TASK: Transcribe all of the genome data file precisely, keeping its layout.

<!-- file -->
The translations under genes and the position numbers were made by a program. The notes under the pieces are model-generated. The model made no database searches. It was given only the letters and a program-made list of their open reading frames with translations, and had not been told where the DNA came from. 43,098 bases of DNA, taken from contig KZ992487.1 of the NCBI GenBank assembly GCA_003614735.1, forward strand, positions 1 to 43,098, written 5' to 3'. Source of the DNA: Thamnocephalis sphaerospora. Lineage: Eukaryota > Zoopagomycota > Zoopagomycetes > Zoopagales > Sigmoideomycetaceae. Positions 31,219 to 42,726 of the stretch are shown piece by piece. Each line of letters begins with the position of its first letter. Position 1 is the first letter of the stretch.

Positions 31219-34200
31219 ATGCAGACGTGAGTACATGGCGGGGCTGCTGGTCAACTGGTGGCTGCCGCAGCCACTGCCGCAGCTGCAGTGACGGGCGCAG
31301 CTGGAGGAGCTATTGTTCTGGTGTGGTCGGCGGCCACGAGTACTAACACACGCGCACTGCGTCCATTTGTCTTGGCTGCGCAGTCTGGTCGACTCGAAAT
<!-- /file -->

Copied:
The translations under genes and the position numbers were made by a program. The notes under the pieces are model-generated. The model made no database searches. It was given only the letters and a program-made list of their open reading frames with translations, and had not been told where the DNA came from. 43,098 bases of DNA, taken from contig KZ992487.1 of the NCBI GenBank assembly GCA_003614735.1, forward strand, positions 1 to 43,098, written 5' to 3'. Source of the DNA: Thamnocephalis sphaerospora. Lineage: Eukaryota > Zoopagomycota > Zoopagomycetes > Zoopagales > Sigmoideomycetaceae. Positions 31,219 to 42,726 of the stretch are shown piece by piece. Each line of letters begins with the position of its first letter. Position 1 is the first letter of the stretch.

Positions 31219-34200
31219 ATGCAGACGTGAGTACATGGCGGGGCTGCTGGTCAACTGGTGGCTGCCGCAGCCACTGCCGCAGCTGCAGTGACGGGCGCAG
31301 CTGGAGGAGCTATTGTTCTGGTGTGGTCGGCGGCCACGAGTACTAACACACGCGCACTGCGTCCATTTGTCTTGGCTGCGCAGTCTGGTCGACTCGAAAT